[View BibTeX] [View Abstract] [Download PDF]

Im Rahmen der Untersuchung zur Systemleistung alternativer Nutzlastkonzepte fuer die LISA Mission (Laser Interferometer Space Antenna) werden bei Astrium derzeit einzelne Untersysteme der Nutzlast auf ihre Leistungsfaehigkeit hin ueberprueft. Dies geschieht sowohl durch theoretische Untersuchungen im Rahmen von Simulationen als auch durch experimentelle Laboruntersuchungen.

@INPROCEEDINGS{gath-gac08,
author = {Peter F. Gath and Dennis Weise and Thomas Heinrich and Angela P. Schoellig and S. Otte},
title = {Verification of the performance of selected subsystems for the {LISA} mission {(in German)}},
booktitle = {{Proc. of the German Aerospace Congress, German Society for Aeronautics and Astronautics (DGLR)}},
year = {2008},
abstract = {Im Rahmen der Untersuchung zur Systemleistung alternativer Nutzlastkonzepte fuer die LISA Mission (Laser Interferometer Space Antenna) werden bei Astrium derzeit einzelne Untersysteme der Nutzlast auf ihre Leistungsfaehigkeit hin ueberprueft. Dies geschieht sowohl durch theoretische Untersuchungen im Rahmen von Simulationen als auch durch experimentelle Laboruntersuchungen.}
}

2007

A. P. Schoellig, “Optimal control of hybrid systems with regional dynamics,” Master Thesis, Georgia Institute of Technology, USA, 2007.
[View BibTeX] [View Abstract] [Download PDF] [Download Slides] [More Information]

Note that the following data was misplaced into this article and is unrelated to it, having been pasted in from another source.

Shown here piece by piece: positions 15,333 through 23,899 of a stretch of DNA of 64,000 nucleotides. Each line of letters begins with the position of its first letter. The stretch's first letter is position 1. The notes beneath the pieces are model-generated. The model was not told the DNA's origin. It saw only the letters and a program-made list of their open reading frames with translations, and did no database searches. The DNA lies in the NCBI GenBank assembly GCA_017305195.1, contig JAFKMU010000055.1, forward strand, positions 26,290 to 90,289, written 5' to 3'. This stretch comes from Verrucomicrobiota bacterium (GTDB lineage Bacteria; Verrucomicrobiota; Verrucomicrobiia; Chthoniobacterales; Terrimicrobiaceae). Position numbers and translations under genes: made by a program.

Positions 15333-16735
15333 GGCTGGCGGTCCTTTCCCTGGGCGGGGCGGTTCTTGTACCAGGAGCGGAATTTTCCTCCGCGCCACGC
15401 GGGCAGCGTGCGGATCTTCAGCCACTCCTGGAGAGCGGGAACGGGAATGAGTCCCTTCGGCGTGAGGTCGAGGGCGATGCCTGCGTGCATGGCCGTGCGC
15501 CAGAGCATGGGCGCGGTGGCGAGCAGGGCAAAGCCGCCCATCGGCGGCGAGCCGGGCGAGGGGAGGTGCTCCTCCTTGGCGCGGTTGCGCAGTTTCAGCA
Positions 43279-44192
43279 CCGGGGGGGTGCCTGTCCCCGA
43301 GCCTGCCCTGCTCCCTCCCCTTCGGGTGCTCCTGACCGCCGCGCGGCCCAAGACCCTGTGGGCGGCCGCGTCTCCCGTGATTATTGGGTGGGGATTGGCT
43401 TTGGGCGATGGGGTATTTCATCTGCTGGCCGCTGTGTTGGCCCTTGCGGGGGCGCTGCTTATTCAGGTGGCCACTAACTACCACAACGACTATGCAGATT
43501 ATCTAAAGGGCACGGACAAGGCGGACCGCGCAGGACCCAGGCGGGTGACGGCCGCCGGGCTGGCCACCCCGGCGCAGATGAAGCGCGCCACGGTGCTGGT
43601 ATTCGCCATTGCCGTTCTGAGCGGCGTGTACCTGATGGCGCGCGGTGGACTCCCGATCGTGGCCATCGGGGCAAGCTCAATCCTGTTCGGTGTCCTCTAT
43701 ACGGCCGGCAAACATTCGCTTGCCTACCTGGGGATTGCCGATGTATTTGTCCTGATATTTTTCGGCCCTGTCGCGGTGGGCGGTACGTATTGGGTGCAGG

In this work, hybrid systems with regional dynamics are considered. These are systems where transitions between different dynamical regimes occur as the continuous state of the system reaches given switching surfaces. In particular, the attention is focused on the optimal control problem associated with such systems. More precisely, given a specific cost function, the goal is to determine the optimal path of going from a given starting point to a fixed final state during an a priori specified time horizon. The key characteristic of the approach presented in this thesis is a hierarchical decomposition of the hybrid optimal control problem, yielding to a framework which allows a solution on different levels of control. On the highest level of abstraction, the regional structure of the state space is taken into account and a discrete representation of the connections between the different regions provides global accessibility relations between regions. These are used on a lower level of control to formulate the main theorem of this work, namely, the Hybrid Bellman Equation for multimodal systems, which, in fact, provides a characterization of global optimality, given an upper bound on the number of transitions along a hybrid trajectory. Not surprisingly, the optimal solution is hybrid in nature, in that it depends on not only the continuous control signals, but also on discrete decisions as to what domains the system’s continuous state should go through in the first place. The main benefit with the proposed approach lies in the fact that a hierarchical Dynamic Programming algorithm can be used to representing both a theoretical characterization of the hybrid solution’s structural composition and, from a more application-driven point of view, a numerically implementable calculation rule yielding to globally optimal solutions in a regional dynamics framework. The operation of the recursive algorithm is highlighted by the consideration of numerous examples, among them, a heterogeneous multi-agent problem.